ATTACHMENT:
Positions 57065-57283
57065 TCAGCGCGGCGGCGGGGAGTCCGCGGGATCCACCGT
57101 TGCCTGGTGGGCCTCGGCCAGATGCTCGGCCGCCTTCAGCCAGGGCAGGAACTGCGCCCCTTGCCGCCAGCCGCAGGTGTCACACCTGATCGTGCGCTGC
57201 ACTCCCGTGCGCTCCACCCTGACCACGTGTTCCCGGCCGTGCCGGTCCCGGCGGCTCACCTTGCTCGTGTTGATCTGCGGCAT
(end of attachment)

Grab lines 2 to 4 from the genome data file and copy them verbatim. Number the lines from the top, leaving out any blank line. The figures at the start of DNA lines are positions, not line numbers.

57065 TCAGCGCGGCGGCGGGGAGTCCGCGGGATCCACCGT
57101 TGCCTGGTGGGCCTCGGCCAGATGCTCGGCCGCCTTCAGCCAGGGCAGGAACTGCGCCCCTTGCCGCCAGCCGCAGGTGTCACACCTGATCGTGCGCTGC
57201 ACTCCCGTGCGCTCCACCCTGACCACGTGTTCCCGGCCGTGCCGGTCCCGGCGGCTCACCTTGCTCGTGTTGATCTGCGGCAT